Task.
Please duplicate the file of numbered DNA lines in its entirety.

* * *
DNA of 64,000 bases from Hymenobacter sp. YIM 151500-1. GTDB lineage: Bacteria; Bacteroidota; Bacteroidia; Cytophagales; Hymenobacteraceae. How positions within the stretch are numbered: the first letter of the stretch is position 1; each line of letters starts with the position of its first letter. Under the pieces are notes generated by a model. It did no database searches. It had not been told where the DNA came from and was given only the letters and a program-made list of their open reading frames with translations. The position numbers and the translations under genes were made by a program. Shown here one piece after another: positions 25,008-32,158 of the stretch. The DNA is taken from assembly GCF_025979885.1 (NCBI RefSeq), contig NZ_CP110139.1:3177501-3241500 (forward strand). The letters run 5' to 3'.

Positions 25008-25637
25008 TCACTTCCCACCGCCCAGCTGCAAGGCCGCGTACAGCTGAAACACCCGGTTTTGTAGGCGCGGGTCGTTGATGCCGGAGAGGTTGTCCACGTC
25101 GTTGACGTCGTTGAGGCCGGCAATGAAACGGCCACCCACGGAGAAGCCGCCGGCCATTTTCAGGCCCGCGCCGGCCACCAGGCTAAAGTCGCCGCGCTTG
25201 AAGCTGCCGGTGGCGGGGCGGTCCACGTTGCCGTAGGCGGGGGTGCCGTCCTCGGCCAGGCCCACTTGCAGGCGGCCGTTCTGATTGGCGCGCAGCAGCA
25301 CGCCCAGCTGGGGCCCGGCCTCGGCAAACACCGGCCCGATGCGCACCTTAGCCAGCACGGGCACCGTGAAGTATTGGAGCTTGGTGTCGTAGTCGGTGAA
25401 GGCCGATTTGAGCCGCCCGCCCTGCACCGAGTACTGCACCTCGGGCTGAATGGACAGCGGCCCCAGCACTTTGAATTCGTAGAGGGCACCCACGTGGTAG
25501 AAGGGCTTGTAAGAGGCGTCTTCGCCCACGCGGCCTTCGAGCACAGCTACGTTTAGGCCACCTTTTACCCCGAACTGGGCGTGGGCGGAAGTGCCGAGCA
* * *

DNA of 64,000 bases from Hymenobacter sp. YIM 151500-1. GTDB lineage: Bacteria; Bacteroidota; Bacteroidia; Cytophagales; Hymenobacteraceae. How positions within the stretch are numbered: the first letter of the stretch is position 1; each line of letters starts with the position of its first letter. Under the pieces are notes generated by a model. It did no database searches. It had not been told where the DNA came from and was given only the letters and a program-made list of their open reading frames with translations. The position numbers and the translations under genes were made by a program. Shown here one piece after another: positions 25,008-32,158 of the stretch. The DNA is taken from assembly GCF_025979885.1 (NCBI RefSeq), contig NZ_CP110139.1:3177501-3241500 (forward strand). The letters run 5' to 3'.

Positions 25008-25637
25008 TCACTTCCCACCGCCCAGCTGCAAGGCCGCGTACAGCTGAAACACCCGGTTTTGTAGGCGCGGGTCGTTGATGCCGGAGAGGTTGTCCACGTC
25101 GTTGACGTCGTTGAGGCCGGCAATGAAACGGCCACCCACGGAGAAGCCGCCGGCCATTTTCAGGCCCGCGCCGGCCACCAGGCTAAAGTCGCCGCGCTTG
25201 AAGCTGCCGGTGGCGGGGCGGTCCACGTTGCCGTAGGCGGGGGTGCCGTCCTCGGCCAGGCCCACTTGCAGGCGGCCGTTCTGATTGGCGCGCAGCAGCA
25301 CGCCCAGCTGGGGCCCGGCCTCGGCAAACACCGGCCCGATGCGCACCTTAGCCAGCACGGGCACCGTGAAGTATTGGAGCTTGGTGTCGTAGTCGGTGAA
25401 GGCCGATTTGAGCCGCCCGCCCTGCACCGAGTACTGCACCTCGGGCTGAATGGACAGCGGCCCCAGCACTTTGAATTCGTAGAGGGCACCCACGTGGTAG
25501 AAGGGCTTGTAAGAGGCGTCTTCGCCCACGCGGCCTTCGAGCACAGCTACGTTTAGGCCACCTTTTACCCCGAACTGGGCGTGGGCGGAAGTGCCGAGCA